Residents and businesses in an upmarket area of Beijing’s Central Business District (CBD), including the prestigious Central Park compound, have been left without hot water for five days, with the problem unlikely to be fixed before the weekend. The issue has been blamed on a burst water pipe, but residents have complained of poor communication from their landlords and an inadequate response from water suppliers.
“Nobody told me anything,” said David P., a US national working in finance who asked us not to use his real name. “I first noticed around 8 or 9pm on Friday (Oct 12), when I tried to take a shower. I called down to the guard, who said it was a problem with the whole area. The next day I saw a notice in the public lobby.”
We contacted Beijing District Heating Group, who said that they expect supplies to be restored this weekend. For David P., this isn’t good enough.
“I feel like we’re supposed to be in a major international metropolis, and with this kind of problem, they should be able to fix it a lot faster than this. It’s kind of ridiculous.”
He also called for better communication with residents.
“That way we can plan, should I go out of town, or book a hotel.”
For those, particularly families with children, who have chosen to book into local hotels until supplies are restored, there may be considerable costs involved, with claims that hotels in the area have ramped up their prices to take advantage.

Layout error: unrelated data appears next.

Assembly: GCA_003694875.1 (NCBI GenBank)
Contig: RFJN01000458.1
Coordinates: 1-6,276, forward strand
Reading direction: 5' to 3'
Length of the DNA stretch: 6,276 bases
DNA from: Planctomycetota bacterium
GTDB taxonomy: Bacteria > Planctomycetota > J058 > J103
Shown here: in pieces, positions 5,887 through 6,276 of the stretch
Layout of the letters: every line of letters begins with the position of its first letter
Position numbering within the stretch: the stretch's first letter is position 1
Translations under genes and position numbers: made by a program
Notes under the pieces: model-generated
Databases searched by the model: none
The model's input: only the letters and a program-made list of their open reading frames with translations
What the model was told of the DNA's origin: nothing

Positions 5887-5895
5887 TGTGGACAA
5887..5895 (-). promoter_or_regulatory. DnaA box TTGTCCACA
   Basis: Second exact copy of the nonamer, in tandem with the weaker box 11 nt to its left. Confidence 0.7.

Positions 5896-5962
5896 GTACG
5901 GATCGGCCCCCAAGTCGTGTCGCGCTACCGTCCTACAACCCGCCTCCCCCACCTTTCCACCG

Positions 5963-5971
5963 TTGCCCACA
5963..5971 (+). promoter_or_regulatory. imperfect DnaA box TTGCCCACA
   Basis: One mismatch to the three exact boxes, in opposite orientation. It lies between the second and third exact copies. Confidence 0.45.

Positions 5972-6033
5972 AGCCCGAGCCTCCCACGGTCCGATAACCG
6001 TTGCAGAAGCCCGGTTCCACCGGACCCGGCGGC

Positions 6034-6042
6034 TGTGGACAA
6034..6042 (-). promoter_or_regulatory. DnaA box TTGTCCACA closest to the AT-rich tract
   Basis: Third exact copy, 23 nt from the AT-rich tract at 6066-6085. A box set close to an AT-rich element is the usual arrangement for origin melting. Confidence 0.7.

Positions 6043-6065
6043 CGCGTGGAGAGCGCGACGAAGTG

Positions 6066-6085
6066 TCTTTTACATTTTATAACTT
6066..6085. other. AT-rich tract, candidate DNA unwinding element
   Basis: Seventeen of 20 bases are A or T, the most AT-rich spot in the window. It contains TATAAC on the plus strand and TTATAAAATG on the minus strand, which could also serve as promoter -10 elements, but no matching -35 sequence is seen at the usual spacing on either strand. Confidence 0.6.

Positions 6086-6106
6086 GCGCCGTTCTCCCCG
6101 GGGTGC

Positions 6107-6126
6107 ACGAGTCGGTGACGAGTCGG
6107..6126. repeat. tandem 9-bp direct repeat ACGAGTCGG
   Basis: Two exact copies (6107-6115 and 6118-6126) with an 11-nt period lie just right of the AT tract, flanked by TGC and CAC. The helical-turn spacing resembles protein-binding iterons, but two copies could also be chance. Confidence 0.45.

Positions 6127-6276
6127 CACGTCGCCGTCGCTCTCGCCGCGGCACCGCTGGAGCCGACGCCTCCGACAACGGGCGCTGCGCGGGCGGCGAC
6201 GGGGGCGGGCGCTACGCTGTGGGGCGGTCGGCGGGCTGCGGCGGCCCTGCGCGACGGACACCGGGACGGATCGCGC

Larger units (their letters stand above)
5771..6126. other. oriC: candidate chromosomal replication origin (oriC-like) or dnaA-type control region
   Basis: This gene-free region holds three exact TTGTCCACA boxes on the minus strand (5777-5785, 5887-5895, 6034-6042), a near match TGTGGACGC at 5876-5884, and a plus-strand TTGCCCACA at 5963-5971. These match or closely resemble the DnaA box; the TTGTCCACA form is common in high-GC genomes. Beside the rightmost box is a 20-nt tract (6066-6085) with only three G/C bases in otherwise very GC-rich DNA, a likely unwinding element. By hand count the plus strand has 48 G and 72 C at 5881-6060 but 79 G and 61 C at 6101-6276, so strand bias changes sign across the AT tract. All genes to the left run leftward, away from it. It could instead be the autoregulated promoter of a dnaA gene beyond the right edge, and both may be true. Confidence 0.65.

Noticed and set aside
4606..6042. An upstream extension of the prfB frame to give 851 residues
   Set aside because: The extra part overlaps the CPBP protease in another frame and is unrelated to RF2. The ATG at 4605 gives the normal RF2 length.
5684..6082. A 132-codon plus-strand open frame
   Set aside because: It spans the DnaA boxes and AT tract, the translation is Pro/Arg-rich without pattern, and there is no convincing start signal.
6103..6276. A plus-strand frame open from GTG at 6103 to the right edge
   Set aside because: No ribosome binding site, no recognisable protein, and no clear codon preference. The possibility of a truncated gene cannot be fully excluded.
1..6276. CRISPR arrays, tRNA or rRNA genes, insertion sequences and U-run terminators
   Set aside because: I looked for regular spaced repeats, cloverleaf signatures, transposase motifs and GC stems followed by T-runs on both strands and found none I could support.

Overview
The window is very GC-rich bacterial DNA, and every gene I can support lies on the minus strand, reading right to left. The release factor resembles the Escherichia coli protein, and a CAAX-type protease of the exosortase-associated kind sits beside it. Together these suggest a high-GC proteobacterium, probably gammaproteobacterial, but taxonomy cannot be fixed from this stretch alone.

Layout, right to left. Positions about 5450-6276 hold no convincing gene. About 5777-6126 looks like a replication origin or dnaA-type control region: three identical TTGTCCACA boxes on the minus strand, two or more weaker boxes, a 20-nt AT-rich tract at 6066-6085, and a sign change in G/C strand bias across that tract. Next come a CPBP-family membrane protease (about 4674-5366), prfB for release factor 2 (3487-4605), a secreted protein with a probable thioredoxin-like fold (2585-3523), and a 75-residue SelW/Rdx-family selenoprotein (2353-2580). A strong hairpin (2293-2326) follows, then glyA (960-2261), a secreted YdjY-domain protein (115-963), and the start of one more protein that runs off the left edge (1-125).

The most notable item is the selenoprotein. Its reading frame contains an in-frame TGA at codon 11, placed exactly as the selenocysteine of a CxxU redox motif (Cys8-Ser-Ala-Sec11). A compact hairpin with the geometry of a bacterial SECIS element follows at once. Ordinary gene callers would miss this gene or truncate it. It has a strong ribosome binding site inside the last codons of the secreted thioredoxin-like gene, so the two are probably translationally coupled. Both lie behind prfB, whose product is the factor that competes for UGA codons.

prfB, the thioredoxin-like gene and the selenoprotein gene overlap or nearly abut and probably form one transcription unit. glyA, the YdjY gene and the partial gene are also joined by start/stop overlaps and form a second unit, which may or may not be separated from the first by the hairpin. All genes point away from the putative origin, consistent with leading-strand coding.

“I often have guests in Beijing,” David P. told us, “so I know what the prices are usually. After this problem, they went up 50 to 100 percent.”
Other Beijingers were unsympathetic, with those living in older compounds stating that this is a frequent problem this time of year. Hot water is often switched off for a week or two in preparation for the change over to winter heating. If this is the case in CBD, it would explain why it’s taking so long to repair a burst pipe. However, it would raise the question of why residents weren’t simply told in advance about the planned works.
For many residents, this has come as a reminder that China, for all its wealth, is still a developing country. Some are treating it as a minor inconvenience, for others, it’s a failure to provide a basic utility despite the notoriously high rents in CBD, which have shot up by 40 percent in the last year alone.
If you’re affected by this problem, in CBD or elsewhere, we can suggest a solution: water heaters can be purchased for as little as RMB 600 from taobao.com or jd.com. If your Mandarin is still developing too, just copy and paste the characters 热水器 (rè shuǐ qì, “water heater”) into the search box, and look in the listings for the phrase 包安装 (bāo ān zhuāng, “installation included”). If you’re renting, it might also be worth talking to your landlord about whether they will pay for or share the cost of the boiler, which is, after all, an enhancement to their property.
Photos: Pixabay, Amanda Zhang